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I'm getting very confused about whether C# marshal's COM objects between threads. To this end I have an application which is loading a set of files in a task parallel fashion. I'm using the StaTaskScehduler to load the files using the COM object. Once the COM object is loaded I am storing the object in a central list.

I then later try to perform some processing on this data, again using the STATaskScheduler. However at this point I hit a problem. I receive an exception as follows:

An unhandled exception of type 'System.Runtime.InteropServices.InvalidComObjectException' occurred in MadCat.exe

Additional information: COM object that has been separated from its underlying RCW cannot be used

Now my understanding is that I receive this error because the object hasn't been marshalled into the new thread. I thought this was something C# does for you?

How can I create an apartment threaded COM object in one thread and then use it from another thread?

Am I barking up the wrong tree here? Should I not even be using the Sta apartment for my threads? I can guarantee that the object is never access from multiple threads simultaneously. Any thoughts much appreciated.

Edit: The COM object is defined as follows:

[
    coclass,
    threading( apartment ),
    vi_progid( [Namespace.Class] ),
    progid( [Namespace.Class].6 ),
    version( 6.0 ),
    uuid( GUID_C[Class] ),
    helpstring( [Class]" Class" )
]

So by my understanding this is an apartment threaded object, right? I've just tried using a modified task scheduler that doesn't set the apartment state (MTA by default?). This object then does seem to work when I create it in one thread and use it from another. Is this safe or will it come back to bite me some other way?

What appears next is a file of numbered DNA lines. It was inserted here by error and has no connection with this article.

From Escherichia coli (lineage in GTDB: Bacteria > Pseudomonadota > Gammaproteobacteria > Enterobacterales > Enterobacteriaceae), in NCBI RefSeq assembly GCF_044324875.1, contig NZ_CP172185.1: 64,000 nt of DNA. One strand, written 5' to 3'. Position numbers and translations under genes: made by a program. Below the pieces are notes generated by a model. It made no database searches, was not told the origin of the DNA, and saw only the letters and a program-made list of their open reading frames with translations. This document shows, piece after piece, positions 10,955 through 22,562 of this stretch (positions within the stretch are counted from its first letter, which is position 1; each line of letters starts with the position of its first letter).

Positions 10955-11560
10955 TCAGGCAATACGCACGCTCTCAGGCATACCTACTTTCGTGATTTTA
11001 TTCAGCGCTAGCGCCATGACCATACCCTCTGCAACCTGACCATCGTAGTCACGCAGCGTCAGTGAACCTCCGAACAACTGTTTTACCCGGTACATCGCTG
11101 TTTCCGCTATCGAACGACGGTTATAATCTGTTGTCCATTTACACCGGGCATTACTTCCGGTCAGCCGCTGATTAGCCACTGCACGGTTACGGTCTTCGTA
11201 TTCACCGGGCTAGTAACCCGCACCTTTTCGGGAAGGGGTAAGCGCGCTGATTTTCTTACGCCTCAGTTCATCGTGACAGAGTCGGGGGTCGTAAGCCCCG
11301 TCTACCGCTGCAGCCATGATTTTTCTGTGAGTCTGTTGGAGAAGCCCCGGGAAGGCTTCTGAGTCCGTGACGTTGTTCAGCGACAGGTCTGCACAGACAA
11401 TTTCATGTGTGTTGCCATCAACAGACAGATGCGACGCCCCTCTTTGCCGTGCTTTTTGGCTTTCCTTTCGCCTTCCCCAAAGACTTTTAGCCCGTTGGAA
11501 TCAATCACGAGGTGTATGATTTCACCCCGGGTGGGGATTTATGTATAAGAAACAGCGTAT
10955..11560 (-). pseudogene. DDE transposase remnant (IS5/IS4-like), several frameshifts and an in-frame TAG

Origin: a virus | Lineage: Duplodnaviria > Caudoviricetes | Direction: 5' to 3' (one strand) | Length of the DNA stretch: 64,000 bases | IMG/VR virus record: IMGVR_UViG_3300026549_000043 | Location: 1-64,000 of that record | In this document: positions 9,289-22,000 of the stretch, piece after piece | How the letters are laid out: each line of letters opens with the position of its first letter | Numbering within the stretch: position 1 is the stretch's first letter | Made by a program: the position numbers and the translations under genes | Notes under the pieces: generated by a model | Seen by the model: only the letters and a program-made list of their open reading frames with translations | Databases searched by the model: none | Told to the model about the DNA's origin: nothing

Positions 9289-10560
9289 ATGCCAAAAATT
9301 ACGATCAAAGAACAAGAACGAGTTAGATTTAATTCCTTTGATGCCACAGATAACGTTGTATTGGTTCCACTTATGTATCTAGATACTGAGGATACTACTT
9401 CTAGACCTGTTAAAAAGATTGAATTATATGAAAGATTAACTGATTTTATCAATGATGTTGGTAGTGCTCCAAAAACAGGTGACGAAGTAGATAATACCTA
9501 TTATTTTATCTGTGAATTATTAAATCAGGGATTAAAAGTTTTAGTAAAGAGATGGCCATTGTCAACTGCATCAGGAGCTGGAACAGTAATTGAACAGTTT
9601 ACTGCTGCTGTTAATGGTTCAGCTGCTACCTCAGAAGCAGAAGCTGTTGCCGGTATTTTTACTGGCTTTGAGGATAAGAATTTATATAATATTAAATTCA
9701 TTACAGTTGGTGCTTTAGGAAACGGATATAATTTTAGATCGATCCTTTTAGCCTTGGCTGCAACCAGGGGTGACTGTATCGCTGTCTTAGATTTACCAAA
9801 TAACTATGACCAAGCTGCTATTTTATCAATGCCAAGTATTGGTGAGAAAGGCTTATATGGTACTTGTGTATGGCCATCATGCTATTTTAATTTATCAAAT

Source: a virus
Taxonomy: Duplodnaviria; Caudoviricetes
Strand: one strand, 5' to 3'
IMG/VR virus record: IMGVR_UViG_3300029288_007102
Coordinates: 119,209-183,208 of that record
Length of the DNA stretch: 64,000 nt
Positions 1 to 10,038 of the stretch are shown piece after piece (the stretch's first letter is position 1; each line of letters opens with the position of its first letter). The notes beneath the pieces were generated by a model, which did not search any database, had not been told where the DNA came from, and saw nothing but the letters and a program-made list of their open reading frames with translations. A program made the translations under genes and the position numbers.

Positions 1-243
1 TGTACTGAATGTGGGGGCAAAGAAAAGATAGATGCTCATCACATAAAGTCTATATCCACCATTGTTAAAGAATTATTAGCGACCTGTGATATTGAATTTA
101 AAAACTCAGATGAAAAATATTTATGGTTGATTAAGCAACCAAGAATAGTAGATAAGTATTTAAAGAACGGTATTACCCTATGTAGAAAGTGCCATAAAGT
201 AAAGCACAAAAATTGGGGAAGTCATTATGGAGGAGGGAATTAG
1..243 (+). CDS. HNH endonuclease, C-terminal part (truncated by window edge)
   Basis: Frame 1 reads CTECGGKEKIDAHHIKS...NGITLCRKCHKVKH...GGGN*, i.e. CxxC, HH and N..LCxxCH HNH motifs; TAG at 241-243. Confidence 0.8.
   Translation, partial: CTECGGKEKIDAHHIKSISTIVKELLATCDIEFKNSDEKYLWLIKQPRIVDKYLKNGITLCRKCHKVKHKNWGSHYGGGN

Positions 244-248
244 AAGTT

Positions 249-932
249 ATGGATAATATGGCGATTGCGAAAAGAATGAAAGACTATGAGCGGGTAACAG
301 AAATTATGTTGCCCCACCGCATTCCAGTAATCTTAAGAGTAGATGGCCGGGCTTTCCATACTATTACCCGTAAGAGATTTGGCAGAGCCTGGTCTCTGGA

COM's threading model has always confused the hell out of me :/

  • I've only seen this error when code attempted to call into the COM object after it was released by Marshal.ReleaseComObject. But I've never tried to use an STA-threaded COM object on multiple threads, which to my knowledge will not work. That is, you can only use such a COM object on the thread that created it. Also, if it's documented as STA-threaded then it should be used on an STA thread. If you must use the object in this way I think you'll need to add thread synchronization: other threads must request the creator thread to call into the COM object. – groverboy Jul 16 '14 at 12:20
  • The times I have seen this error are instances where Marshal.ReleaseComObject was called on an instance created from a COM callable wrapper followed by an attempt to call a method on that instance. – Daniel Kelley Jul 16 '14 at 12:20
  • COM (not .NET) does marshaling for you if the COM objects are correctly declared in the registry with respect to how they handle multithreading (Both, Apartment, etc.). How are declared the objects you're using? – Simon Mourier Jul 16 '14 at 12:47
  • 1